## CBSE Class 12 Maths Notes Chapter 7 Integrals

Integration is the inverse process of differentiation. In the differential calculus, we are given a function and we have to find the derivative or differential of this function, but in the integral calculus, we are to find a function whose differential is given. Thus, integration is a process which is the inverse of differentiation.

Then, ∫f(x) dx = F(x) + C, these integrals are called indefinite integrals or general integrals. C is an arbitrary constant by varying which one gets different anti-derivatives of the given function.

Note: Derivative of a function is unique but a function can have infinite anti-derivatives or integrals.

**Properties of Indefinite Integral**

(i) ∫[f(x) + g(x)] dx = ∫f(x) dx + ∫g(x) dx

(ii) For any real number k, ∫k f(x) dx = k∫f(x)dx.

(iii) In general, if f_{1}, f_{2},………, f_{n} are functions and k_{1}, k_{2},…, k_{n} are real numbers, then

∫[k_{1}f_{1}(x) + k_{2} f_{2}(x)+…+ k_{n}f_{n}(x)] dx = k_{1} ∫f_{1}(x) dx + k_{2} ∫ f_{2}(x) dx+…+ k_{n} ∫f_{n}(x) dx

**Basic Formulae**

**Integration using Trigonometric Identities**

When the integrand involves some trigonometric functions, we use the following identities to find the integral:

- 2 sin A . cos B = sin( A + B) + sin( A – B)
- 2 cos A . sin B = sin( A + B) – sin( A – B)
- 2 cos A . cos B = cos (A + B) + cos(A – B)
- 2 sin A . sin B = cos(A – B) – cos (A + B)
- 2 sin A cos A = sin 2A
- cos
^{2}A – sin^{2}A = cos 2A - sin
^{2}A = (\(\frac { 1-cos2A }{ 2 }\)) - sin
^{2}A + cos^{2}A = 1 - \({ sin }^{ 3 }A=\frac { 3sinA-sin3A }{ 4 }\)
- \({ cos }^{ 3 }A=\frac { 3cosA+cos3A }{ 4 }\)

**Integration by Substitutions**

Substitution method is used, when a suitable substitution of variable leads to simplification of integral.

If I = ∫f(x)dx, then by putting x = g(z), we get

I = ∫ f[g(z)] g'(z) dz

Note: Try to substitute the variable whose derivative is present in the original integral and final integral must be written in terms of the original variable of integration.

**Integration by Parts**

For a given functions f(x) and q(x), we have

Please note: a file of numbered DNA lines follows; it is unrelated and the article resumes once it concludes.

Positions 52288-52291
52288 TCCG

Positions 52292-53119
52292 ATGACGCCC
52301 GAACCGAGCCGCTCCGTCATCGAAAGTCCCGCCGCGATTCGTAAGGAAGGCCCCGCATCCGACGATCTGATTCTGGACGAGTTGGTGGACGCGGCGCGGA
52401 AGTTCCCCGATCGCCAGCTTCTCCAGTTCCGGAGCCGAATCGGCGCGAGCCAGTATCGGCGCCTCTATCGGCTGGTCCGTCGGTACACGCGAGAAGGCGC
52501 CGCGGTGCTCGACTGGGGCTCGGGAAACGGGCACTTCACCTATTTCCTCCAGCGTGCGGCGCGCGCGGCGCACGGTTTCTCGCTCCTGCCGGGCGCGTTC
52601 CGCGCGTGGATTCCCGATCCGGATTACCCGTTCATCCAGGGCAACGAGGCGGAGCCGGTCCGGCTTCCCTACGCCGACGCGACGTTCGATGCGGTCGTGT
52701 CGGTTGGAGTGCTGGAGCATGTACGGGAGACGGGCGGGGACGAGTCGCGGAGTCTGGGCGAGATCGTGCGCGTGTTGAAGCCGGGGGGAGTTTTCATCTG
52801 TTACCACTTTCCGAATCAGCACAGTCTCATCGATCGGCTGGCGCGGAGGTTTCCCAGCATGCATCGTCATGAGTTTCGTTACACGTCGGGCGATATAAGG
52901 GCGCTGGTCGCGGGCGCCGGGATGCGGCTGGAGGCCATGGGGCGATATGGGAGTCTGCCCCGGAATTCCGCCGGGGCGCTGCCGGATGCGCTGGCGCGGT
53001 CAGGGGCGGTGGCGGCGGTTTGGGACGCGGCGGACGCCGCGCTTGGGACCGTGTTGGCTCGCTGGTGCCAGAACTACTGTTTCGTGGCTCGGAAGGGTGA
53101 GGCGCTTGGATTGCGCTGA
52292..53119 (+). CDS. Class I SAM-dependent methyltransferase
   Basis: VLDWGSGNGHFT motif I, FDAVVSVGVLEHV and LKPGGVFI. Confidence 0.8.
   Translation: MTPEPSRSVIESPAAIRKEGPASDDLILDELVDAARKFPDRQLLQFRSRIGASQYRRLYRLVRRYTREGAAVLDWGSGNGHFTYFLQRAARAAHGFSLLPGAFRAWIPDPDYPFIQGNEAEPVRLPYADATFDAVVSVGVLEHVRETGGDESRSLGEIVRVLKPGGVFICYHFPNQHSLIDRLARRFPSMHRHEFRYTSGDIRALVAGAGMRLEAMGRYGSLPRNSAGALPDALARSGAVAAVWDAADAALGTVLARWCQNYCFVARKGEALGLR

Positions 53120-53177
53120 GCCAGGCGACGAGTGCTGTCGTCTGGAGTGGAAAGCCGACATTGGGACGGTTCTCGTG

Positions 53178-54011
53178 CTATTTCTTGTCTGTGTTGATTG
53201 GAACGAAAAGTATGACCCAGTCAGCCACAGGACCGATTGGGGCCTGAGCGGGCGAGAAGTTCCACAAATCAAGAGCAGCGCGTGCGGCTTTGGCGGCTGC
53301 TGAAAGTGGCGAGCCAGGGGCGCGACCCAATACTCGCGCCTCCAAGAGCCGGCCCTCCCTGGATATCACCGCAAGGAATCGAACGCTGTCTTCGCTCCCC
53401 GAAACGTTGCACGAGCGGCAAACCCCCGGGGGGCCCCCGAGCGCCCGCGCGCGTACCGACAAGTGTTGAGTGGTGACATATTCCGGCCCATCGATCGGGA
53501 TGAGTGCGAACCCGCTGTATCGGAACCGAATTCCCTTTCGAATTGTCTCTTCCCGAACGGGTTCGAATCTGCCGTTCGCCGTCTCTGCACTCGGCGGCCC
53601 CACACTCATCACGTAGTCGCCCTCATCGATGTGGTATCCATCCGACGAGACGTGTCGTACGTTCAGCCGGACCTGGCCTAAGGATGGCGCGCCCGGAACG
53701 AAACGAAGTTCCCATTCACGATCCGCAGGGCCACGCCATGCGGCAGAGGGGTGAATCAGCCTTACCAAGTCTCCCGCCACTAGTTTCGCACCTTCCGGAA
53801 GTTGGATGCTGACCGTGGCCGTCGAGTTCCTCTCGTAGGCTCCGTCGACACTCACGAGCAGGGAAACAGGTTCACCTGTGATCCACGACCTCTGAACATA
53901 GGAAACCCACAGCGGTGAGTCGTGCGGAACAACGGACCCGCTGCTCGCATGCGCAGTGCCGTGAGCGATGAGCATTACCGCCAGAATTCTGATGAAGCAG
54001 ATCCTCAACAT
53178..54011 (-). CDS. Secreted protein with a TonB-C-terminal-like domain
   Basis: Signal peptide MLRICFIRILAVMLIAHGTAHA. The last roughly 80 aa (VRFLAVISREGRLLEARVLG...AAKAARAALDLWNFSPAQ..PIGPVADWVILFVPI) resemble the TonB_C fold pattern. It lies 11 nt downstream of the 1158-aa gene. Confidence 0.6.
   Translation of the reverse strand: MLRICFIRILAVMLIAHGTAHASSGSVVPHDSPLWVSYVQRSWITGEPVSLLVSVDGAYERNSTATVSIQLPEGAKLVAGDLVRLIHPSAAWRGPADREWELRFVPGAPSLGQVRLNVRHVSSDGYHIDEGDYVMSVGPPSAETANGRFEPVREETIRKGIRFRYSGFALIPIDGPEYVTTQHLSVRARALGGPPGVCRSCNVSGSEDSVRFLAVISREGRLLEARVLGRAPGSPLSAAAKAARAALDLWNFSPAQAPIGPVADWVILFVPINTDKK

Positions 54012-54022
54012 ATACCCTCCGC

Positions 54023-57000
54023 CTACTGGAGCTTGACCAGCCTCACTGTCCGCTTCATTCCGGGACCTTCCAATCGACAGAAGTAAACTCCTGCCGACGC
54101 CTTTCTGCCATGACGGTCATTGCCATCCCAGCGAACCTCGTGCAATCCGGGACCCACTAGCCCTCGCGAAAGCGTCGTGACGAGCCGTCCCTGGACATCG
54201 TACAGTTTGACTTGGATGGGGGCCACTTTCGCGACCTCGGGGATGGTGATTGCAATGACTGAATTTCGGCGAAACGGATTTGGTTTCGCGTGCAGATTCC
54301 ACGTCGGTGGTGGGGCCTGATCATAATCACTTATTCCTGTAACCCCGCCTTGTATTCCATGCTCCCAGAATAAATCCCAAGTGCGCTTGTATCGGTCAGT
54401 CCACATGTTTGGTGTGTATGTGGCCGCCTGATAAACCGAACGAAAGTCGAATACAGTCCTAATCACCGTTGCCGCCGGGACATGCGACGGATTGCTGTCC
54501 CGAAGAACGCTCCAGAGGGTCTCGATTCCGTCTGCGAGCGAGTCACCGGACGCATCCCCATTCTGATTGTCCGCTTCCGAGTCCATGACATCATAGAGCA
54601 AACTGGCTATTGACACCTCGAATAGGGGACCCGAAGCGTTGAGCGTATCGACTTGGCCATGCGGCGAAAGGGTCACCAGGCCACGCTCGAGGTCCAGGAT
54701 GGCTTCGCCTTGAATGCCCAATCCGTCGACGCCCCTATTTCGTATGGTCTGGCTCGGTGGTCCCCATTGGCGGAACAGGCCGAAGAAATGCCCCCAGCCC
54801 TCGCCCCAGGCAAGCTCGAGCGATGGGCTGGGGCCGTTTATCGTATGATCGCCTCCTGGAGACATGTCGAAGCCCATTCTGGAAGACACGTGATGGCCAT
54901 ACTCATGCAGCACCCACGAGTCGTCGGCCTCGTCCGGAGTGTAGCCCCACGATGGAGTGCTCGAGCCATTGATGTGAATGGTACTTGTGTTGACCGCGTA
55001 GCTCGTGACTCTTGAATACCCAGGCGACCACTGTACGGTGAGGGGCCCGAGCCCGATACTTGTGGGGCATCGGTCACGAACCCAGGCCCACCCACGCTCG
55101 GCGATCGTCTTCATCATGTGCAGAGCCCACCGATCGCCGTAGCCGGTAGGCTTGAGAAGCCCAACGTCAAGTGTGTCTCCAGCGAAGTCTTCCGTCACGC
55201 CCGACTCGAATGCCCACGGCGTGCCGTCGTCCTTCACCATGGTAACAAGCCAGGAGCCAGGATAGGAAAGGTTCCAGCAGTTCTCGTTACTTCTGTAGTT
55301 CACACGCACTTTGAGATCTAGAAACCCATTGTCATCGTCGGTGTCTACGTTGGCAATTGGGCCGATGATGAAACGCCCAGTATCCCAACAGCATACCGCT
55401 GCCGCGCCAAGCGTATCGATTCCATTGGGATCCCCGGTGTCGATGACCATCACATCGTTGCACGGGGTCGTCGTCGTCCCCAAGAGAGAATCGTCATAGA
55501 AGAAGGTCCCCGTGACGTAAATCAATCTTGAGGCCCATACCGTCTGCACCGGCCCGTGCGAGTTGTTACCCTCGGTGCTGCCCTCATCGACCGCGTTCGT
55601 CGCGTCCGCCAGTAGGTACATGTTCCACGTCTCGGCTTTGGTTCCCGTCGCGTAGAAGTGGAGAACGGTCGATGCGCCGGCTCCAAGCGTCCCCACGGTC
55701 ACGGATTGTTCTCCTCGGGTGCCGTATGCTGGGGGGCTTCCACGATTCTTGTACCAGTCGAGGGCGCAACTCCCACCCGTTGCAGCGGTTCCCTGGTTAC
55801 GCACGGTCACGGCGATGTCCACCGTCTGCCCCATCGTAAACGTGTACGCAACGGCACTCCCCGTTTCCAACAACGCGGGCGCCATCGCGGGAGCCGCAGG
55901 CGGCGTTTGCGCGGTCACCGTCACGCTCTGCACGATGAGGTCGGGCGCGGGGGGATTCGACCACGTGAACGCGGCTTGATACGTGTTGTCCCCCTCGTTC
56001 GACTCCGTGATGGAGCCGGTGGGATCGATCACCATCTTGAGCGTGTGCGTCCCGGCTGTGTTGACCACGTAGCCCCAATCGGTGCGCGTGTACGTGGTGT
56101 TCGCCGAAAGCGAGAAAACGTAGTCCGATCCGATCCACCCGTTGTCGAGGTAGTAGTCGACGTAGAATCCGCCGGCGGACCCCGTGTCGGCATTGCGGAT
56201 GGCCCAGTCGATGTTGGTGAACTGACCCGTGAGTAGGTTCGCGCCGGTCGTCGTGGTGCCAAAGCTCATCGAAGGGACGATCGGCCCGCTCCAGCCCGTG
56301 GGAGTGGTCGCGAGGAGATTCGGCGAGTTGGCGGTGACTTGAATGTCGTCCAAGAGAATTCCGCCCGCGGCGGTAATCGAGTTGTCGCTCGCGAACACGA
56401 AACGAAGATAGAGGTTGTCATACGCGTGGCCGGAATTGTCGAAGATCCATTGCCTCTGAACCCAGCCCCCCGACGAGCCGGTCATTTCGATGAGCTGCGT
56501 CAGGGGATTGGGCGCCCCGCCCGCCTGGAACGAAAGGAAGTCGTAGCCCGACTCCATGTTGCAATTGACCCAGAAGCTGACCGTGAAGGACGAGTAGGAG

∫[f(x) q(x)] dx = f(x)∫g(x)dx – ∫{f'(x) ∫g(x)dx} dx

Here, we can choose the first function according to its position in ILATE, where

I = Inverse trigonometric function

L = Logarithmic function

A = Algebraic function

T = Trigonometric function

E = Exponential function

[the function which comes first in ILATE should taken as first junction and other as second function]

Note

(i) Keep in mind, ILATE is not a rule as all questions of integration by parts cannot be done by above method.

(ii) It is worth mentioning that integration by parts is not applicable to product of functions in all cases. For instance, the method does not work for ∫√x sinx dx. The reason is that there does not exist any function whose derivative is √x sinx.

(iii) Observe that while finding the integral of the second function, we did not add any constant of integration.

**Integration by Partial Fractions**

A rational function is ratio of two polynomials of the form \(\frac { p(x) }{ q(x) }\), where p(x) and q(x) are polynomials in x and q(x) ≠ 0. If degree of p(x) > degree of q(x), then we may divide p(x) by q(x) so that \(\frac { p(x) }{ q(x) } =t(x)+\frac { { p }_{ 1 }(x) }{ q(x) }\), where t(x) is a polynomial in x which can be integrated easily and degree of p1(x) is less than the degree of q(x) . \(\frac { { p }_{ 1 }(x) }{ q(x) }\) can be integrated by expressing \(\frac { { p }_{ 1 }(x) }{ q(x) }\) as the sum of partial fractions of the following type:

where x^{2} + bx + c cannot be factorised further.

Integrals of the types can be transformed into standard form by expressing

Integrals of the types can be transformed into standard form by expressing px + q = A \(\frac { d }{ dx }\) (ax^{2} + bx + c) + B = A(2ax + b) + B, where A and B are determined by comparing coefficients on both sides.